An agave nectar conversion chart for baking provides a handy reference tool when switching from conventional white sugar to this all-natural, plant-based sweetener. Agave syrup and nectar products claim to be low glycemic products; read the label to make sure the agave nectar hasn't been mixed with high fructose corn syrup. Because of high demand, some manufacturers have been taking short cuts and mixing agave with high glycemic index products.
Agave Nectar Conversion Chart for Baking
Agave's pleasant taste and all natural, low calorie sweetening ability make it a natural choice for baking and cooking. Before whipping up a batch of agave-infused baked goods, it's important to note potential side effects of agave and blue agave products. Some people do experience side effects such as rashes and stomach upset; test any new product before using.
How to Use Agave in Baking
Agave liquid adds moisture as well as sweetness to baked goods. When baking with agave nectar, you must take into account the extra moisture content or else your baked goods will never firm up. Always decrease some of the other liquid ingredients or compensate with dry ingredients to ensure the perfect consistency of cake, sweet bread, muffin or cookie batter.
The agave nectar conversion chart for baking below lists typical measurements. Good cooks know they need to observe the batter in the bowl before them to ensure proper consistency; use your judgment and adjust every recipe according to your observations. Other factors, such as elevation, may affect baking time. You may want to produce a test batch before getting down to serious baking.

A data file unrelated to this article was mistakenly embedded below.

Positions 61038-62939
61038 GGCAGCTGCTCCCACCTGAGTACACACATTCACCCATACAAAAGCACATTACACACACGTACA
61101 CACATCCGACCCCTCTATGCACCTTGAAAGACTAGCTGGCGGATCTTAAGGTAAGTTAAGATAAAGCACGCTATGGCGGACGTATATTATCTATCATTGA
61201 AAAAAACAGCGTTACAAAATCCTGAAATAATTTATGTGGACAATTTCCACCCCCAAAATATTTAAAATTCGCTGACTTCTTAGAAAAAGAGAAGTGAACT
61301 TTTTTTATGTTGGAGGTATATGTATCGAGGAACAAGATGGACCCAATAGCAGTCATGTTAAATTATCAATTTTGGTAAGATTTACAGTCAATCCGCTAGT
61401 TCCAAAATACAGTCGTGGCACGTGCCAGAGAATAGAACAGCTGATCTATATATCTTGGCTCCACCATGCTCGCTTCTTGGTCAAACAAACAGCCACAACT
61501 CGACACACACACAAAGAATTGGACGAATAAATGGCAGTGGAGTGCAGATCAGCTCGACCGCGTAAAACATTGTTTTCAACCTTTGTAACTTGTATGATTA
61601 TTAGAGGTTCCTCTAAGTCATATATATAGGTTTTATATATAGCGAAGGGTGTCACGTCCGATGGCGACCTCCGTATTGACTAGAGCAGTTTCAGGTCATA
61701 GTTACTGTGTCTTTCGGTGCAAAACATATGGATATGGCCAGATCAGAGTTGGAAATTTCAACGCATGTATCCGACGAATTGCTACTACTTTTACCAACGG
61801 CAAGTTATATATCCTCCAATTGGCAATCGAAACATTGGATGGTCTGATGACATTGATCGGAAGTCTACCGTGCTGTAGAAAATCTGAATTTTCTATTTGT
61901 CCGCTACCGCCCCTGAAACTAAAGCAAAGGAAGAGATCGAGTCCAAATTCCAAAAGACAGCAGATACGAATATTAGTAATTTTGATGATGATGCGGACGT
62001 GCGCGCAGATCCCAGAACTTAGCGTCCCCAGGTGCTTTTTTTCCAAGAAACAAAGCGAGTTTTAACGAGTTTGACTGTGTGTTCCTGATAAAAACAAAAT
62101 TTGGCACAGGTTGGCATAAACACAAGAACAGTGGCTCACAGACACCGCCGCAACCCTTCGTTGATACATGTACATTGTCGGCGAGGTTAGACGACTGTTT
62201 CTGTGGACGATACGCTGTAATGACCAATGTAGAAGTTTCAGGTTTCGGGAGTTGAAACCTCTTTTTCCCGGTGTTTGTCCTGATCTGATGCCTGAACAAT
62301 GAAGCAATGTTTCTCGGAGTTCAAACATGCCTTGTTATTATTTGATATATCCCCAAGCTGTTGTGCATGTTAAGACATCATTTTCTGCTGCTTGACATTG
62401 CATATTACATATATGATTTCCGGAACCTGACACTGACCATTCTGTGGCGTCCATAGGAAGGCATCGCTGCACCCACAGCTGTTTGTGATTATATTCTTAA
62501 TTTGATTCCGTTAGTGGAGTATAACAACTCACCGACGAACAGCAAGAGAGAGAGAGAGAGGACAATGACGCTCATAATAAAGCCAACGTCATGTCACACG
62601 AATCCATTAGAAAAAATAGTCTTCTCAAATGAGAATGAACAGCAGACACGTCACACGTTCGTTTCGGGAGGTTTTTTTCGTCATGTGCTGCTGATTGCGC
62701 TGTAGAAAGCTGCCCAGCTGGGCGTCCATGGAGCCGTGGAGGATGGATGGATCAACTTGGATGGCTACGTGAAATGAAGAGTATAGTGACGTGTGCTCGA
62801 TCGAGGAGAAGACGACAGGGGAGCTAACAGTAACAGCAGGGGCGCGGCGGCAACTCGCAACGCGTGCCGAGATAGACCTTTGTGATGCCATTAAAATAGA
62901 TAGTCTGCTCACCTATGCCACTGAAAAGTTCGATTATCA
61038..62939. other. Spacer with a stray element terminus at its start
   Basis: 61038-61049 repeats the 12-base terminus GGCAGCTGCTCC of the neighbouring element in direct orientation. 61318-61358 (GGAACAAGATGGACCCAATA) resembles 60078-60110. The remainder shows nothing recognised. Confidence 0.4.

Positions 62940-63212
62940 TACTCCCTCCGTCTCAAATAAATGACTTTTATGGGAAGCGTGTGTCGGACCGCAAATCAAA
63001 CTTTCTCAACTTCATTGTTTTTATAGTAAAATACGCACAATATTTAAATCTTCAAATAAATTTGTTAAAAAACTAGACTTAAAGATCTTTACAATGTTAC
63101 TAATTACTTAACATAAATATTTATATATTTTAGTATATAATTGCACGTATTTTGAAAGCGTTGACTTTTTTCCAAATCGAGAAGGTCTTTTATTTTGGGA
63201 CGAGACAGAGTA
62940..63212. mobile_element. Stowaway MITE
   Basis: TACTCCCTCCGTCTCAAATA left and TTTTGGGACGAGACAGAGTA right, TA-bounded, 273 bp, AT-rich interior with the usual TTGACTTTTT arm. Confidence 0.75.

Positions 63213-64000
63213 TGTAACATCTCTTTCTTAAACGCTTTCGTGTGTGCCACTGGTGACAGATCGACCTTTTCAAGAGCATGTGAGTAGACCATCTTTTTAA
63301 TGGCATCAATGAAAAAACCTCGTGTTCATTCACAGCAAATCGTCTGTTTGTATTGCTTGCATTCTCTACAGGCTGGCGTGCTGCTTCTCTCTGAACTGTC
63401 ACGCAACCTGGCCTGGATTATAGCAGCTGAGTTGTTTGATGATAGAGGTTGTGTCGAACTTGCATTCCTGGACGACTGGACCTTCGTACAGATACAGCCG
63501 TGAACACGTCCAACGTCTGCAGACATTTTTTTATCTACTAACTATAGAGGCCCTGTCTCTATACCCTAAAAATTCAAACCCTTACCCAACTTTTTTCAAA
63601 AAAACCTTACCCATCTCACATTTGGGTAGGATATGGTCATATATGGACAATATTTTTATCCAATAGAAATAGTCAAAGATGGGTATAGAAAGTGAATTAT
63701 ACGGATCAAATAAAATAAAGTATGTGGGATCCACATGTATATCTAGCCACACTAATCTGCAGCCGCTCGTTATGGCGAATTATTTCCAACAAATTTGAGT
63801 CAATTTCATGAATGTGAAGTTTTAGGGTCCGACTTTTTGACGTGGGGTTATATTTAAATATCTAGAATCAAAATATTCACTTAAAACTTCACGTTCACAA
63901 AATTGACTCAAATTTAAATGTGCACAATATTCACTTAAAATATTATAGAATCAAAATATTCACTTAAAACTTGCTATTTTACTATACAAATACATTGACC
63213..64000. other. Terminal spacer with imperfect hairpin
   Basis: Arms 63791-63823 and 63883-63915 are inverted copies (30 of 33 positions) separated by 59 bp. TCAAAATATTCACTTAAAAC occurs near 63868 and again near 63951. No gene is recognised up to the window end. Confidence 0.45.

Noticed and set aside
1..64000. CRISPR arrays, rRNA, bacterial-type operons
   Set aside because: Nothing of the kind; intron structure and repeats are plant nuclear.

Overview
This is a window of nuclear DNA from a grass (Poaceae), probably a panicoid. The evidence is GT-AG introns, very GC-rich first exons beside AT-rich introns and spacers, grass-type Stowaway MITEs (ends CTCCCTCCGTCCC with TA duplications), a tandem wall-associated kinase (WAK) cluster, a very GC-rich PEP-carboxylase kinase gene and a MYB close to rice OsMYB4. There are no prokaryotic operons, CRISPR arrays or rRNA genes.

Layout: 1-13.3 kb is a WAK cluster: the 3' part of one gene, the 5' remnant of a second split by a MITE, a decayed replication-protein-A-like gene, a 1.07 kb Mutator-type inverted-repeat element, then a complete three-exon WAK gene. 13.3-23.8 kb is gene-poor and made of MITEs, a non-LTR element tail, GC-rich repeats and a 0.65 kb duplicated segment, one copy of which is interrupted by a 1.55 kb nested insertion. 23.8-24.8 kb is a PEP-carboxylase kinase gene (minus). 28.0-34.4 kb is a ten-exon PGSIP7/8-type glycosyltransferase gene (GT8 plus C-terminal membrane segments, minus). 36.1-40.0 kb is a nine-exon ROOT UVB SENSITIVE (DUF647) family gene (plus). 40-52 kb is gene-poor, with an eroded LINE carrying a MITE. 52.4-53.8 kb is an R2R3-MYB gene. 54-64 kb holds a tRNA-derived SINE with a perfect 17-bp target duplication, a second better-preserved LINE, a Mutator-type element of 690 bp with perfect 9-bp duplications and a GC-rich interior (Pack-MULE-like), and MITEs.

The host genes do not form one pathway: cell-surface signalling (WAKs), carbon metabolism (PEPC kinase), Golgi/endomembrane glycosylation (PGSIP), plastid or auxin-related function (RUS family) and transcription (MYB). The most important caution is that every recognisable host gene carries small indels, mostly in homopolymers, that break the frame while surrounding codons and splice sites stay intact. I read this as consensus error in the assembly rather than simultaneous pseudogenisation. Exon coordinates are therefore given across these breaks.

For all measurements, the general rule of thumb is:
• Maintain a ratio of 2/3 of a cup of agave to 1 cup of sugar
• Reduce the liquid by 20 percent
• Increase baking time by 6 percent
• Lower the oven temperature by approximately 25 degrees and watch for burning
|If the Recipe Calls for this Amount of Sugar...||...Use this Much Agave|
|1 cup||2/3 cup of agave|
|3/4 cup of sugar||1/2 cup of agave|
|1/2 cup of sugar||1/3 cup of agave|
|1/4 cup of sugar||1/6 cup of agave|
Tips for Baking with Agave
Agave may not work well with all recipes. Recipes that rely upon sugar to help build the structure of the baked good, such as meringues or sugar cookies, will not work well with agave. Agave nectar causes the cookies to spread out too much on the tray. Agave may work better in baked good such as banana bread, zucchini bread, muffins and the like.
Before Getting to Work
Before starting any recipe, read through these instructions and any other instructions on converting recipes and actually work through the mathematics. Write the new ingredient numbers into the margins of the recipe. Remember that all of the conversion and ratios given are estimates; every recipe is different. Baking is part art and part science, and the interplay of chemical ingredients in baked goods gives them texture, substance, body and taste. If the conversion numbers do not work, you may need to adjust them for your unique recipe.
Many recipes that use agave call for baking temperatures approximately 25 degrees lower than the typical baking temperature. If your oven runs hot, you may want to lower the temperature even further. Agave may make baked goods brown more quickly than sugar and it also tends to burn in high heat, so watch the oven carefully when baking.
Reducing Liquid Ingredients
If you're using agave syrup or nectar in a recipe, don't forget to reduce the other liquid ingredients by 1/3. The easiest way to do this is to multiply the amount of each liquid ingredient by .66 (2/3 of what the original recipe called for), which will give you the amount reduced by 1/3.
For example, a muffin recipe may call for ¾ of a cup of milk and ¼ cup of vegetable oil, the only other two liquid ingredients in addition to the agave nectar. To reduce ¾ of a cup of milk by 1/3, change ¾ to a decimal (.75) and multiply it by .66. The answer is .495, which when changed back into a percent, equals ½ cup. Do this for each individual liquid ingredient and write the number down next to the original amount in the recipe so you can work steadily through the recipe without having to stop and think through the math or use your calculator.